His second assist is also excellent, as he fakes one way behind the net, then comes out the other side and finds Mike Zalewski at the backdoor. That's a lot more guile than we've seen out of Gaunce in the past.

Before his three-point night against the Bruins, he scored a breakaway goal against the Toronto Marlies, which you can see 41 seconds into this highlight video:

That’s a pretty nice pass from Alexandre Grenier to spring Gaunce. Grenier currently leads all Comets forwards in shots on goal, but has just two goals himself. You have to think he’ll turn that around before too long.

What’s the deal with Anton Rodin?

It’s hard to know what to make of Anton Rodin, who never seemed to adjust to the North American game in the AHL or, perhaps, wasn’t given an opportunity to truly shine. Whatever the case may be, he’s turning heads back in the SHL, leading the league in scoring with 10 goals and 24 points in 16 games.

None of his highlights have made it onto YouTube, so I’m short on embeddable videos, but you can see him battle level in front of the net for a level-headed assist at 1:44 in this video, tally a goal at 1:10 in this video, pick up an assist at 0:37, another at 1:30 with a neat drop pass, and a goal at 1:48 of this video, and showcase some solid finish in front of the net at 2:26 in this video.

The big question with Rodin is whether he can handle the physical rigors of playing on North American ice, simply because it’s smaller and there’s less room to maneuver, so winning puck battles becomes more important. Still, when you’re talking about a guy putting up points the way Rodin has, you start to wonder if skill trumps strength in this case. He’s got wheels, goes hard to the net, and can finish, which are all ingredients that Jim Benning likes.

Alternately, since other teams have been looking into him, flipping him for a draft pick might not be the worst move, particularly if the Canucks have no interest in giving him the NHL ice time he’s likely looking for in a return to North America.

Carl Neill keeps on keeping on

Neill continues to steadily roll along for Sherbrooke in the QMJHL. He’s currently on a 9-game point streak and has 18 points in 18 games -- impressive production for a defenceman.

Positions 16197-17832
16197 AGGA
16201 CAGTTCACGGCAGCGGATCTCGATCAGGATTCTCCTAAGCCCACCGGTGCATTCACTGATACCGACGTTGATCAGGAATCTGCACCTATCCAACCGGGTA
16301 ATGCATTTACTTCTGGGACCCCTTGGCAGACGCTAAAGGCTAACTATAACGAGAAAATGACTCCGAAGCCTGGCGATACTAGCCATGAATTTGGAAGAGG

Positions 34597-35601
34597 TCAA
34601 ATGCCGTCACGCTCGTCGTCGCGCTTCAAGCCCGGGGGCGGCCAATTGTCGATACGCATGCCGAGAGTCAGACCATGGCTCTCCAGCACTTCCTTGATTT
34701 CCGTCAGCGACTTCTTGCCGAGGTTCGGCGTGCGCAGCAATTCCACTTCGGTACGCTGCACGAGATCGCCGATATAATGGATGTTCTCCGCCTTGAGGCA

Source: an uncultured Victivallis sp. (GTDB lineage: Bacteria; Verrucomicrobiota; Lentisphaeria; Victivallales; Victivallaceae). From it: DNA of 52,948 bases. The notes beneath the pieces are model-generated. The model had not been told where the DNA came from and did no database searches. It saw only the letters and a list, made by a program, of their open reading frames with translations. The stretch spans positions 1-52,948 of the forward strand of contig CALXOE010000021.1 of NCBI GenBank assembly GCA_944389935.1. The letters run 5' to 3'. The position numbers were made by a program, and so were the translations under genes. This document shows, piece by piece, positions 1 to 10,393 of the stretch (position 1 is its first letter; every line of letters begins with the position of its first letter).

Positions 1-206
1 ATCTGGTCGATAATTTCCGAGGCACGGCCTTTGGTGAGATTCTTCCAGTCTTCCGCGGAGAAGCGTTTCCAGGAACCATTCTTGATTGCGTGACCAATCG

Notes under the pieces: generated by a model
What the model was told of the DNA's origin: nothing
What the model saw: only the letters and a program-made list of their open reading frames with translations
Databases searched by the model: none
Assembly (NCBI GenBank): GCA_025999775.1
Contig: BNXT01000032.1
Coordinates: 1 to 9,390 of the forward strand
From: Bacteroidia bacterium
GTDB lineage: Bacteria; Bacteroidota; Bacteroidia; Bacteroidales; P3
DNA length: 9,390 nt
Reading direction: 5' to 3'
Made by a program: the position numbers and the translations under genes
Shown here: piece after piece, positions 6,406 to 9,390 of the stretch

The big caveat is that his defence partner is Jeremy Roy, a highly-regarded dynamic defenceman who was picked just outside the first round in this year’s draft. It’s going to be hard to parse just how much of Neill’s success is due to playing with Roy. The two are currently sitting third and fifth in scoring among QMJHL defencemen.

Guillaume “Orr-lite” Brisebois

Guillaume Brisebois hasn’t put up the same kind of numbers as Neill, with just 5 points in 18 games, but he blows Neill away in the all-important highlight reel category. He scored a spectacular goal last week on an end-to-end rush that had the commentators making Bobby Orr comparisons.



That is lovely. The Bobby Orr comparison might be a pinch over-the-top. It would also be nice to see the 18-year-old putting up a few more points in his first post-draft year.

Brock Boeser is an 18-year-old freshman in the NCAA

No need to be too concerned just yet, but after his 4-game scoring streak in which he put up 5 goals and 7 points, Boeser has gone quiet, with no points in his last three games. Considering he started the season going pointless in his first three games, he’s starting to look a bit streaky.

It’s just 10 games, of course, and Boeser is an 18-year-old freshman playing against a lot of opponents who are 20+. A streaky freshman year wouldn’t be particularly surprising. Seriously, those guys go streaking all the time.